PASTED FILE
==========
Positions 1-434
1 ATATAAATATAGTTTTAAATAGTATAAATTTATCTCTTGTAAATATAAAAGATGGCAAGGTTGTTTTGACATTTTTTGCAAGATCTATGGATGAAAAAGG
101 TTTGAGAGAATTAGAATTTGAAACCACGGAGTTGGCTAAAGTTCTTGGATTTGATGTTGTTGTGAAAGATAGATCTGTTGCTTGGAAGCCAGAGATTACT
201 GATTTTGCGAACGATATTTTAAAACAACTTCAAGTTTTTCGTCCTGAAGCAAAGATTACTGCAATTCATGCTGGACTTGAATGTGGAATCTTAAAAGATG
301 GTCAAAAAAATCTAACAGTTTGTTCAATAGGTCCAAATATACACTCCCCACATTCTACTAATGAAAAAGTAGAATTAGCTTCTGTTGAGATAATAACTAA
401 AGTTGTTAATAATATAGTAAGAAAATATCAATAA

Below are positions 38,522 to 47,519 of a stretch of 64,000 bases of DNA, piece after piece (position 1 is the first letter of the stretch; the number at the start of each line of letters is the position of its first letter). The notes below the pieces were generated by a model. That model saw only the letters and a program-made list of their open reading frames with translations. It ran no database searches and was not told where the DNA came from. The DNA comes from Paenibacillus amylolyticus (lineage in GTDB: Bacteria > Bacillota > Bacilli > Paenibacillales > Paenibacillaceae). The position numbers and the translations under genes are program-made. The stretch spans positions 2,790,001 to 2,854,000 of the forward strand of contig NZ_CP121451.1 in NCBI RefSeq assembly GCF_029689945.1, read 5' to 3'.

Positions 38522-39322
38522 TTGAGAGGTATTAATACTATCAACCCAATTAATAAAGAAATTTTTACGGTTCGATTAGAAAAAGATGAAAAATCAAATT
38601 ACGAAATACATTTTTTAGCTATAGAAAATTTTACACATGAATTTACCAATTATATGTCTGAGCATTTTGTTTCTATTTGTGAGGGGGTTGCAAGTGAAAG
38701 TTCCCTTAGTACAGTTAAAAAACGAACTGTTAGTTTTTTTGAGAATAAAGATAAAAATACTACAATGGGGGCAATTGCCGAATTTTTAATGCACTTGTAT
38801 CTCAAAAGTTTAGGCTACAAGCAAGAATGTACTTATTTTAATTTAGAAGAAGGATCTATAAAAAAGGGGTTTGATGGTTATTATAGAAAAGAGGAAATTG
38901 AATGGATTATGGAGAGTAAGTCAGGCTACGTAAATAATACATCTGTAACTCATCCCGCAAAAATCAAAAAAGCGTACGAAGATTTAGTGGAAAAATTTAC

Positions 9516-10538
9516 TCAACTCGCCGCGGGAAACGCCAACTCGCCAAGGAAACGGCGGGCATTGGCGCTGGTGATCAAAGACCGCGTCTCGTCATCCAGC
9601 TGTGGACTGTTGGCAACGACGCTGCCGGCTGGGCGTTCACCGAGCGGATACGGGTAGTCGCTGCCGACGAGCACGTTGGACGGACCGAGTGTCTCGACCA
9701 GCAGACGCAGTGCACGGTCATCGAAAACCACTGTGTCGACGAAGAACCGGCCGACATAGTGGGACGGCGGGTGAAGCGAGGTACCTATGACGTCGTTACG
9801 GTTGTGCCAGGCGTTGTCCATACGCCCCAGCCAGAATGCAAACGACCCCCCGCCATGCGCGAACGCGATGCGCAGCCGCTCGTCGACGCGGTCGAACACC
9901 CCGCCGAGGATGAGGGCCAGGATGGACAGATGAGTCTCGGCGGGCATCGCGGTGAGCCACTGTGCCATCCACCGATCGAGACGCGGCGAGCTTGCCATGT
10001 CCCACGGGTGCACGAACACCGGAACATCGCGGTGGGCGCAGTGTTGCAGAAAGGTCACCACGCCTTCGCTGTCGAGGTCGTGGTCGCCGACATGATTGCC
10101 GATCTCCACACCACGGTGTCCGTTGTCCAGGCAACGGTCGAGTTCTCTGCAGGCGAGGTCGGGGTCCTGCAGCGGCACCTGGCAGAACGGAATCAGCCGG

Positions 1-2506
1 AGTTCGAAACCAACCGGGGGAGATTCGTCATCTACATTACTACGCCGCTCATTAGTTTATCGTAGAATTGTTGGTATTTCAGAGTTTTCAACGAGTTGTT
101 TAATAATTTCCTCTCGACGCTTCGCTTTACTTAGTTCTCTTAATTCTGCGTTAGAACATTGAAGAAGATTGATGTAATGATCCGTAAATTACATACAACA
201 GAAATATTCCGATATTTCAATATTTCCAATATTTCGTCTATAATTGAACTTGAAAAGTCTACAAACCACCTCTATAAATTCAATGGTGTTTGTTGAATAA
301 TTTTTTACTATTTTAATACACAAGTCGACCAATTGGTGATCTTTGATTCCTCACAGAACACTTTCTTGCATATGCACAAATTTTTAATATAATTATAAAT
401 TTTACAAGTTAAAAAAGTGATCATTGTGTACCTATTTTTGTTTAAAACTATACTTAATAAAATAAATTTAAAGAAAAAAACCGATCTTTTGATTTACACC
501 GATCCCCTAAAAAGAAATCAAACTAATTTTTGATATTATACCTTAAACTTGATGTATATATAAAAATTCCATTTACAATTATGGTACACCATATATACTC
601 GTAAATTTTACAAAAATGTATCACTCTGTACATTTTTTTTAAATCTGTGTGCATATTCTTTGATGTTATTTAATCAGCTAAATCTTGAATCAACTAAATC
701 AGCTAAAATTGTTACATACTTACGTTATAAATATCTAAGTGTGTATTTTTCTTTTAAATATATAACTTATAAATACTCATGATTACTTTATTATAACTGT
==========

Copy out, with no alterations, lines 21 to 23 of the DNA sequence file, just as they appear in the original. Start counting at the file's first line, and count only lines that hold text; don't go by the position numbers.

10101 GATCTCCACACCACGGTGTCCGTTGTCCAGGCAACGGTCGAGTTCTCTGCAGGCGAGGTCGGGGTCCTGCAGCGGCACCTGGCAGAACGGAATCAGCCGG

Positions 1-2506
1 AGTTCGAAACCAACCGGGGGAGATTCGTCATCTACATTACTACGCCGCTCATTAGTTTATCGTAGAATTGTTGGTATTTCAGAGTTTTCAACGAGTTGTT